is interesting from a gameplay perspective as it’s one of the hardest games ever created for the uninitiated and takes countless sessions to master, but once it’s memorized and practiced, it’s not uncommon to see somebody able to beat the entire game on a single credit. While other games at the time also relied on memorization, a perfect game of Dragon’s Lair will always go the exact same way, which is the main downside of it and similar games Cinematronics published in the ’80s. That being said, it shouldn’t be understated just how difficult it is to figure out, memorize and master the timing of each room, so there’s tons of hours of replay value here (and many players will give up before getting to that point). Plus you’ll have to play every so often to refresh your memory and it’s just plain fun to see play out, which is why the game has been ported to practically every console under the sun (including standard DVD players, which was confusing back in the day for those who weren’t familiar with the series).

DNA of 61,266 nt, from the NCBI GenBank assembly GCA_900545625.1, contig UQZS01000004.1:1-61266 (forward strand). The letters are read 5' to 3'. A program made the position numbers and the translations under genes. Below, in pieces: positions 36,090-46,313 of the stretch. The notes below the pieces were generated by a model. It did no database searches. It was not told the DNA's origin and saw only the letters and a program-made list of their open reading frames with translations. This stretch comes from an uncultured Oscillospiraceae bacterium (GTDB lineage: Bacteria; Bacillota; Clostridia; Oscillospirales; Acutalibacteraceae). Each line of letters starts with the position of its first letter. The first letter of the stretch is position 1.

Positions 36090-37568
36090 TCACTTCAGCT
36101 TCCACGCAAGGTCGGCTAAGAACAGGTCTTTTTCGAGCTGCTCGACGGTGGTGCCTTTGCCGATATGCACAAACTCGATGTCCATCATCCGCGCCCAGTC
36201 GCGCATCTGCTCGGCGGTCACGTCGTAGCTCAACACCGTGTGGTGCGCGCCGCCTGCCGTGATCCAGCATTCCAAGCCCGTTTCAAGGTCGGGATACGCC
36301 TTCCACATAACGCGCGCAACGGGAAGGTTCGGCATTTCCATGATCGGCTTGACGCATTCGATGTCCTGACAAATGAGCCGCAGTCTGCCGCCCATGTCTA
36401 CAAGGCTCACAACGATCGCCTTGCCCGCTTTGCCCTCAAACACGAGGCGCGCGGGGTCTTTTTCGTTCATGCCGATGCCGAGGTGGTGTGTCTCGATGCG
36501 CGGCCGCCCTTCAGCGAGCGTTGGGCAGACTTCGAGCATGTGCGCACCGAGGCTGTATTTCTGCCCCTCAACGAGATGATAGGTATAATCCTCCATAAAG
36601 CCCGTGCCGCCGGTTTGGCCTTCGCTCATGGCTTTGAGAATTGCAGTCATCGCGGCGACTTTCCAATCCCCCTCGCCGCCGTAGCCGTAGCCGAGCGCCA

When Dragon’s Lair was first released, it was a massive hit that raked in quarters and saw many spend hundreds of dollars on mastering. The great thing about the Dragon’s Lair x RepliCade is that it provides the closest experience to playing it in the arcades, but will likely pay for itself after just a few hours for those who want to play the “arcade” version but don’t own an original cabinet. This RepliCade couldn’t have come at a better time, as it just so happens that a local arcade acquired a pristine Dragon’s Lair full-size cabinet that I’ve been attempting to master, so not only is this great quarter-saving practice for me personally, but I can give a more accurate idea of the accuracy of the cabinet. To address the elephant in the room, Dragon’s Lair isn’t exactly the most attractive arcade cabinet from the ’80s. It has a boring black finish, no t-molding, small side art and a subdued marquee. That being said, it does have its charms: the hexagon-esque shape of the marquee is unique, the side-art is charming and the control panel has a pleasing blue/purple color scheme. One of the most interesting aspects of the cabinet, however, is a LED scoreboard and front-facing speakers above the screen.